|Too slow, Ronda, too slow|
Photo Credit: WWE.com
- AJ Styles retained the WWE World Championship against Sami Zayn and Kevin Owens with a casadora victory roll counter of the pop-up powerbomb.
- The Usos retained the Smackdown Tag Team Championships with a straight two-nothing sweep of Chad Gable and Shelton Benjamin.
- Shinsuke Nakamura won the 2018 men's Royal Rumble match by lastly eliminating Roman Reigns.
- The Bar regained the RAW Tag Team Championships for a fourth time by defeating Seth Rollins and Jason Jordan. They hit Rollins with a double-team White Noise, as Jordan spent the entire match incapacitated.
- Brock Lesnar retained the WWE Universal Championship over Kane and Braun Strowman by F5ing Kane onto a chair.
- Asuka won the first ever women's Royal Rumble match, eliminating Nikki Bella last.
- After the match, Ronda Rousey debuted for WWE by coming down to the ring and confronting Asuka, Alexa Bliss, and Charlotte Flair before shaking Stephanie McMahon's hand.
- The Rumble telecast started with someone bringing a #COYS (Come On You Spurs, a rallying cry for Tottenham Hotspur of the English Premiere League soccer) sign to the show, which I guess is better than the "Wenger Out" signs you see at some of the other shows. Still, why do wrestling and soccer feel inextricably linked?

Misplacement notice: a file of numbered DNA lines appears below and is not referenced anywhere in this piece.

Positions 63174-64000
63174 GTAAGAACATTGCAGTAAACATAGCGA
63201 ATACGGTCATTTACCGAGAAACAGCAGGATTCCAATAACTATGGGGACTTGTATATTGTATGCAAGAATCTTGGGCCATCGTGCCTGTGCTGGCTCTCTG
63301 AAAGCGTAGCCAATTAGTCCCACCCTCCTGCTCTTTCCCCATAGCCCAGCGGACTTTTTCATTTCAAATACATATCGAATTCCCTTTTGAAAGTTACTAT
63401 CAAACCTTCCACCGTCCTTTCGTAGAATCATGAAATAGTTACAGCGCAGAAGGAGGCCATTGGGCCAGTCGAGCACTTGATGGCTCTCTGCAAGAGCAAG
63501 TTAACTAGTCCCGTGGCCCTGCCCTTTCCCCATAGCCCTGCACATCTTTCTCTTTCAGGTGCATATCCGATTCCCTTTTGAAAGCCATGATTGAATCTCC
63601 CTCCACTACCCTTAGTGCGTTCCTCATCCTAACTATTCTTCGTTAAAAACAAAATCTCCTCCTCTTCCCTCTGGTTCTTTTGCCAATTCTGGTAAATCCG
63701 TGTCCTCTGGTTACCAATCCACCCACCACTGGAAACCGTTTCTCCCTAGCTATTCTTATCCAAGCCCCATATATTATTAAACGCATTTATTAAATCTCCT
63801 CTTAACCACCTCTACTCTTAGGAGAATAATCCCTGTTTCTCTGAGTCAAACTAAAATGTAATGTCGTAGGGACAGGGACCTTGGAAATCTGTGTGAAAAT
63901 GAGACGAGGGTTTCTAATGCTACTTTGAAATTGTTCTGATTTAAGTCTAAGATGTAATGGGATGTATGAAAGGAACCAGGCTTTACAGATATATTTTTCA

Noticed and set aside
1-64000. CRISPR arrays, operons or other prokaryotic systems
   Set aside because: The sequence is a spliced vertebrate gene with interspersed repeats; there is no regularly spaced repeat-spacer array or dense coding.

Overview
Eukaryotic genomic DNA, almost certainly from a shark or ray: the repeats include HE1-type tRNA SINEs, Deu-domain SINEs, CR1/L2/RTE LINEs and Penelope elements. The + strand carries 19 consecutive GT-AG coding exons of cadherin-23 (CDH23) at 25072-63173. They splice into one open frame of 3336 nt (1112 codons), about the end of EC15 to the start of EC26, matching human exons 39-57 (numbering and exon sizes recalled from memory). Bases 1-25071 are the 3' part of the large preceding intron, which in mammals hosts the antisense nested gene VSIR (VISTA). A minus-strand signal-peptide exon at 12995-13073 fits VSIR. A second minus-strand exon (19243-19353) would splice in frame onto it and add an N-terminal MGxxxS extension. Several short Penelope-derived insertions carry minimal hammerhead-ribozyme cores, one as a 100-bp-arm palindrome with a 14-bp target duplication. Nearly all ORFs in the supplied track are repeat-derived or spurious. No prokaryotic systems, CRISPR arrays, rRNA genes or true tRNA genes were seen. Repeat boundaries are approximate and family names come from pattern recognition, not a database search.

- Also, the dude dressed like Waldo in the front row did a really shitty job of hiding himself.
- I just noticed that Sami Zayn's announced weight is 212 lbs., which makes him a stomach virus away from rotting in the purgatory that is 205 Live.
- Zayn and Kevin Owens tried so hard to heel at the beginning with the rapid-fire tags in and out without engaging AJ Styles, but the Philly crowd still was split down the middle. That's the curse of having a show in front of a "smart" crowd; they cheer most people who are good at their jobs, not whether or not they're "good" or "bad" in terms of narrative parlance.
- I normally like Corey Graves, and Byron Saxton is inoffensive outside of the confines of this Owens/Zayn/Shane McMahon feud, but when they were telling each other to shut up during the match, I got bad flashbacks to the Jim Ross/Paul Heyman broadcast team, which is probably my least favorite of the "acclaimed" commentary pairings in history. I don't want enmity in the broadcast booth. I want avuncular disagreement.
- The big thing I noticed in the early stages of this match was that Owens channeled more of his violent Kevin Steen days on the indies rather than his resthold-heavy main roster oeuvre, and it worked. The gap between post-ironic Owens and super-violent Steen is vast, man.
- That being said, Owens yelling to his partner "Sami, watch this!" before whiffing on the corner cannonball was primo comic relief. Comedy doesn't have to be relegated to its own match, you know.
- Styles has had the best offense in WWE since getting there two years ago. The timing on his counter Pele kick was sublime, and he followed it up with a perfect counter of a monkey flip from Owens into a headscissors on Zayn, and it was the sort of thing that everyone who goes hard on bumps but has tepid offense should've been watching. Looking at you, Adam Cole and Dolph Ziggler.